Jackson County REMC will purchase excess energy produced at an “avoided cost” basis. (see Purchase Offer R for details) You WILL NOT be paid our retail rate.
Peak production for solar generation is typically between 2-4 p.m. and consumer electric use generally peaks in the early evening, which means there is a mismatch between energy production and energy consumption. To maximize the potential benefits of solar, it is important to size the system properly and invest in the technology that coincides with providing the most output during your peak-use period.
Questions to ask Installers
-What is the total installed cost of the system?
-Do you propose a roof mount or ground mount system? What are the differences in cost, maintenance, space, etc…?
-If a roof mount system is recommended do I need a new roof or does my existing roof have an adequate lifespan?
-How much of my energy use would my solar system provide?
-How much would my monthly energy bills be after installation?
-How long would my payback period be on my solar system? What are the key assumptions associated with my payback
that may impact that result?
-How will solar affect my homeowner’s insurance?
-If my energy use changes, will I be able to add more panels later?
-Will I need a new roof for any reason to install and utilize these solar panels i.e., weight, lifespan remaining?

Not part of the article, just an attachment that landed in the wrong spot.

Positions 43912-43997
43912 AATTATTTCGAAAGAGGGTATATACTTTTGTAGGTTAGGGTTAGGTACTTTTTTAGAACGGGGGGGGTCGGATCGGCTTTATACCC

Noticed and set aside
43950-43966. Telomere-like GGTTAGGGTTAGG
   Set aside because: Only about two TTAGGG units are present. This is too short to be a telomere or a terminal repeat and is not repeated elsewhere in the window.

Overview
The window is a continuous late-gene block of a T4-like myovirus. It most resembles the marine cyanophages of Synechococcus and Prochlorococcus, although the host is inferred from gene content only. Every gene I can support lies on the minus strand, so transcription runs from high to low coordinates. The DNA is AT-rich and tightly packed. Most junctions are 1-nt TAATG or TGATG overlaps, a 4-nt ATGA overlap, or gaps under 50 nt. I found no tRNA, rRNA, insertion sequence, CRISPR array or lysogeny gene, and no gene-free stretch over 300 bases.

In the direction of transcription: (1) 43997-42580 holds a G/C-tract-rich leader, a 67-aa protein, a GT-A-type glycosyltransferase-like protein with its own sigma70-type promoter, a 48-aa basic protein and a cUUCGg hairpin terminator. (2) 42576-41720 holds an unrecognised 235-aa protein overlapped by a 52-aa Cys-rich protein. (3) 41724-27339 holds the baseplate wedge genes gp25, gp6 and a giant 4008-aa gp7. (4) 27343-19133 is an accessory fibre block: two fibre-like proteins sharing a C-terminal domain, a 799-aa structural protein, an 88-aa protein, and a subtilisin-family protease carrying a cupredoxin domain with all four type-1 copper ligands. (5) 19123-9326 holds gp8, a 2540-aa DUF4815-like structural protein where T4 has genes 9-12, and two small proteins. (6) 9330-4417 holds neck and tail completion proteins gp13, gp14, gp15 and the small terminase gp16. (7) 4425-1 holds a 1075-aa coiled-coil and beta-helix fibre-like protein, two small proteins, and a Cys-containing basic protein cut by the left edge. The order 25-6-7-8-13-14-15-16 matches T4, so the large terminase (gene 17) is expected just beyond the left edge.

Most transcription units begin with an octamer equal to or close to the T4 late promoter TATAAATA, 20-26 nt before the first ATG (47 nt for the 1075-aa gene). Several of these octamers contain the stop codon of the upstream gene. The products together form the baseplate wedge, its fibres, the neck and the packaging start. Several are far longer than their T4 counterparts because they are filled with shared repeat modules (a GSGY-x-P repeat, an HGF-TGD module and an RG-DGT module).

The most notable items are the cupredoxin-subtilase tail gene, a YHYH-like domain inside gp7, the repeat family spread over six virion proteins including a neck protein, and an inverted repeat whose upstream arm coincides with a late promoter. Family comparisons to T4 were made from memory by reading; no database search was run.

-Who is responsible for maintaining or replacing the solar panels or electronics?
-If these panels or the installation damage my property, who is responsible?
-In which country are the solar panels and inverters you are selling made?
-What kind of warranties do the solar panels and inverters have? When does equipment typically need to be replaced?
-How long will the installation take?
-What kind of battery storage does your system use? What is the typical life span of the batteries and how much do they cost?
-When was your company established and how much solar has it installed to date? (Ask for references.)
-Does your company have a standard insurance certificate with adequate general liability coverage of $1 million or more? (Ask to see it)
-Does your company have professional liability insurance? (Ask to see it)
-Are your solar installers North American Board of Certified Energy Practitioners (NABCEP) Solar Photovoltaic (PV) Electric trained and certified?
-Do you have an Indiana licensed professional engineer and master electrician on staff to review and approve drawings, obtain permits, and supervise electrical work? Will you handle that paperwork?
-Are you accredited with the Better Business Bureau? If so, what is your rating? Has the Better Business Bureau contacted you with any complaints?
-Will you complete all the paperwork associated with financing, tax credits, and/or grants? Does that cost extra?
-Do you work with any affiliated companies or sub-contractors?
-Do you offer any warranties or guarantees on your installation work? If so for how long and what does it cover?